Patent Knowledge Week

2-5 November 2021

A new four-day digital event which promotes the dissemination of patent information and the generation of patent knowledge.


 

Technology transfer case studies

Technology transfer case studies visual

The technology transfer case studies illustrate how patents facilitate technology transfer from R&D-conducting organisations and promote market success. The examples cover a range of economic sectors, countries and types of technology transfer. Each case study provides key takeaways for stakeholders in universities, other public research organisations and businesses. Overall, they demonstrate the importance of patents for technology transfer to start-ups, spin-offs and established companies.

Case studies

Select a company name to access more information and downloadable materials.

Oxeon (technical textiles – Sweden)

Textiles for the extreme

  • Combining private commercial mechanisms with informal university support can form a valuable public-private partnership for effective and efficient technology transfer.
  • Capturing niche markets to build sales and brand awareness is a useful entry into larger markets with higher entry barriers.
  • Involving top managers and inventors in the patent portfolio building process is vital to the strategic relevance of patent protection.
  • Consider patenting further along the value chain, and protecting applications of a technology close to the consumer market, to increase the scope of patent protection and build a comprehensive control position.

Technical field

Country

Main product

Technology transfer model

Technical textiles

Sweden

Spread tow

Reinforcements for different application areas

Public-private partnership; university spin-off

OxeonA new weaving method using composite material was the basis for the foundation of Swedish start-up Oxeon. IP rights for the technology helped to attract private investment. Oxeon also benefitted from business support from the Chalmers University of Technology entrepreneurship centre. This combination of private ownership and public innovation support led to the commercialisation of innovative textiles in the sports, industrial and aerospace sectors and the licensing of the weaving technology.

Type of material

Download

Technology transfer case study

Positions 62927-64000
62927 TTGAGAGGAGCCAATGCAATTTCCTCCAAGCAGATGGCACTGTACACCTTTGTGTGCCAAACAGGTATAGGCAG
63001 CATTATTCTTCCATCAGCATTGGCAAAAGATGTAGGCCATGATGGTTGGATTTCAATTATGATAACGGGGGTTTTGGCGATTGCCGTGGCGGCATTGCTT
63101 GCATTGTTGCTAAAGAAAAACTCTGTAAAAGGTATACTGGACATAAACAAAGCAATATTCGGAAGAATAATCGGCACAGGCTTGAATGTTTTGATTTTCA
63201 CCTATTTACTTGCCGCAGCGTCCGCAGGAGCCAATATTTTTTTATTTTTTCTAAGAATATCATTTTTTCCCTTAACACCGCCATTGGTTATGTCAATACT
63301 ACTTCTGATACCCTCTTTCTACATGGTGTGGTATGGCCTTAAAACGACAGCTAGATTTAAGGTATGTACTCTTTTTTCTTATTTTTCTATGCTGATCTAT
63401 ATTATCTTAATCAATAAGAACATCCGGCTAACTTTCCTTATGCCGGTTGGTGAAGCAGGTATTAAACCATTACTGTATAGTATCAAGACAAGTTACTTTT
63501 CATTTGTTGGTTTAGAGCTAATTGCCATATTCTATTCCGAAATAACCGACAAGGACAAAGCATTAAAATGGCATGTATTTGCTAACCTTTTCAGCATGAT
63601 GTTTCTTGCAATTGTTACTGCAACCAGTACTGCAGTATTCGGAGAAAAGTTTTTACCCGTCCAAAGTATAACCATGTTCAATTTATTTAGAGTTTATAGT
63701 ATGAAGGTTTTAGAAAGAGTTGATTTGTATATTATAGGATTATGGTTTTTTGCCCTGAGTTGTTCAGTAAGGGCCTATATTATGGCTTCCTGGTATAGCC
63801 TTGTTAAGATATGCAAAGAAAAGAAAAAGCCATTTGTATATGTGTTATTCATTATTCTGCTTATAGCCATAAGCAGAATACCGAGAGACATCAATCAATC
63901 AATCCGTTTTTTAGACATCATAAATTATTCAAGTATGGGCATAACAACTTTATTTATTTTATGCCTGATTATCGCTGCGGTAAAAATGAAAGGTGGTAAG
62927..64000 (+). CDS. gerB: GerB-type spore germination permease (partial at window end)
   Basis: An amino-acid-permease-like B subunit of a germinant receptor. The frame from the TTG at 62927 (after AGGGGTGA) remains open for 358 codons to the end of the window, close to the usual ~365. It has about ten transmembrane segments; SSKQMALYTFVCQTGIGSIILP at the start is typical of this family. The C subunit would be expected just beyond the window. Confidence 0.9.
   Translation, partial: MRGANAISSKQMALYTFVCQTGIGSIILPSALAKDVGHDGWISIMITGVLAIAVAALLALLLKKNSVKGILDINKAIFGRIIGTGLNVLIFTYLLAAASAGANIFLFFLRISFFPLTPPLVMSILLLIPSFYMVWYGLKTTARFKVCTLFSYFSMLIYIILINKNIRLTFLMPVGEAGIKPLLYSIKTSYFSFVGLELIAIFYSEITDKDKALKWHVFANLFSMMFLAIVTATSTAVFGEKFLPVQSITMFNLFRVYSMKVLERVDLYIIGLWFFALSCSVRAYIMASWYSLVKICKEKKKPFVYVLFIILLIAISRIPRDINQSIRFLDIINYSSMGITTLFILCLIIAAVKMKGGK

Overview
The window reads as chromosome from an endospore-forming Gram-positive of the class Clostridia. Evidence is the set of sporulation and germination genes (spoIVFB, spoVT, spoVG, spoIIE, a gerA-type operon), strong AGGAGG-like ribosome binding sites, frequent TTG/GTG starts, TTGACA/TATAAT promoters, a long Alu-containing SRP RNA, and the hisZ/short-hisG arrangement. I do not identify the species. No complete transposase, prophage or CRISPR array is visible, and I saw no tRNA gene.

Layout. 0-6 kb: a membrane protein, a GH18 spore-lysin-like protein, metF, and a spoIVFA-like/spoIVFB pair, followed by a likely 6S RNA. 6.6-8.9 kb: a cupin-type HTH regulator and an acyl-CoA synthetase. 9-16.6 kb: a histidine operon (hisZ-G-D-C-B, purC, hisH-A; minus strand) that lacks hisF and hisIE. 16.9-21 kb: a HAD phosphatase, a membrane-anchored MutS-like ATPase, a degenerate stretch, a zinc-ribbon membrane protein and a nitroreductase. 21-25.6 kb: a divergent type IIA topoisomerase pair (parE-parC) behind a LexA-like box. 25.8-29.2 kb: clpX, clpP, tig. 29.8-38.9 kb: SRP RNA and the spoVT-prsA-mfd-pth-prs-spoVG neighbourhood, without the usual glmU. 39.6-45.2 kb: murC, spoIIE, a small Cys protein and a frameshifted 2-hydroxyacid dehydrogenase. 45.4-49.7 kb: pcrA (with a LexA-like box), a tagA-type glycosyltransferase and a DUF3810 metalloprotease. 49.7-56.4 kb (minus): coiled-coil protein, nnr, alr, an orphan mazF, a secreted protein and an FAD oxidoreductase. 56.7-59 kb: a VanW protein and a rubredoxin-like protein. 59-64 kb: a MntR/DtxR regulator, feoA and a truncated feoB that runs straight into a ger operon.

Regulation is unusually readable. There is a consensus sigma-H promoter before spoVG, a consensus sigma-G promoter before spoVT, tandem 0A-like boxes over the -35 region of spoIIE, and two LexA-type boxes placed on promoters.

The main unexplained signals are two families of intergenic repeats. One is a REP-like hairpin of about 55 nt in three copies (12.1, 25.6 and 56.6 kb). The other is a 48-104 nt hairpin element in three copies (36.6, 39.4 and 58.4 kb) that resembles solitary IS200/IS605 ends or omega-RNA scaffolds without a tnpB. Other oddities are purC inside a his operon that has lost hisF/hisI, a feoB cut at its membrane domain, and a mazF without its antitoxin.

• Oxeon (EN) (PDF, 1.6 MB)

 Podcast

Atlantic Therapeutics (medical devices – Ireland)

Improving quality of life

  • In academy-industry collaborations, recognise all partners' needs and define incentives and criteria so that the company can act as the commercial partner.
  • A joint ownership management agreement is necessary to facilitate later commercialisation if joint foreground IP is anticipated.
  • The deal structure should always be benchmarked so that it is fair and reasonable and reflects industry norms.
  • Agree on key development and commercial milestones early, to guide and facilitate market success, but be willing to amend as necessary.

Technical field

Country

Main product

Technology transfer model

Medical devices

Ireland

Novel training device for the treatment of stress urinary incontinence

Technology transfer office as facilitator for university spin-off

Atlantic therapeuticsResearch collaboration between University College Dublin (UCD) and Bio‑Medical Research (BMR) led to the development of a novel training device for the treatment of stress-induced urinary incontinence. UCD licensed the technology to BMR, which validated the device in clinical trials, secured regulatory approval and launched it in Europe. BMR established Atlantic Therapeutics as a spin-out company to secure investment to target the US market. Atlantic Therapeutics, its flagship product, offers patients safe, non-invasive and cost-effective treatment for stress-induced urinary incontinence, improving the quality of lives.

Type of material

Download

Technology transfer case study

Podcast
Improving quality of life: a technology transfer case study 

Dermis Pharma (medical equipment – Turkey)

Healing wounds

  • A well-defined IP policy, qualified commercialisation experts, the support of university administration and a widespread network are critical success factors for IP-based spin-off companies.
  • Spin-off and corporate partnership models are attractive approaches which can be widely implemented by technology transfer offices.
  • The EPO's IPscore tool makes it possible to assess, qualitatively analyse, graphically visualise and document the pros and cons of technologies and research projects.
  • Involving a global IP and licensing network can provide deeper insights and novel pathways for better IP strategy and IP management facilitating commercialisation.

Technical field

Country

Main product

Technology transfer model

Medical equipment

Turkey

Method to produce web-like structure for wound treatment that is both biocompatible and biodegradable

Technology transfer office support; university spin-off; partnership with big pharma company

DermalixThis product to treat open wounds, such as diabetic ulcers, is the result of R&D carried out by four female inventors in the laboratory of Turkey's Ege University. They secured IP protection early on, with the help of the local technology transfer office. However, initial attempts at commercialisation using licensing failed. A start-up acceleration programme encouraged the female inventor team to create the start-up Dermis Pharma. Thanks to its strong IP, the young company managed to secure the necessary venture capital funding for cost-intensive clinical trials and product development. An IP-assignment deal with a big Turkish pharma company sealed a corporate partnership and accelerated the commercialisation process.

Type of material

Download

Technology transfer case study

Podcast

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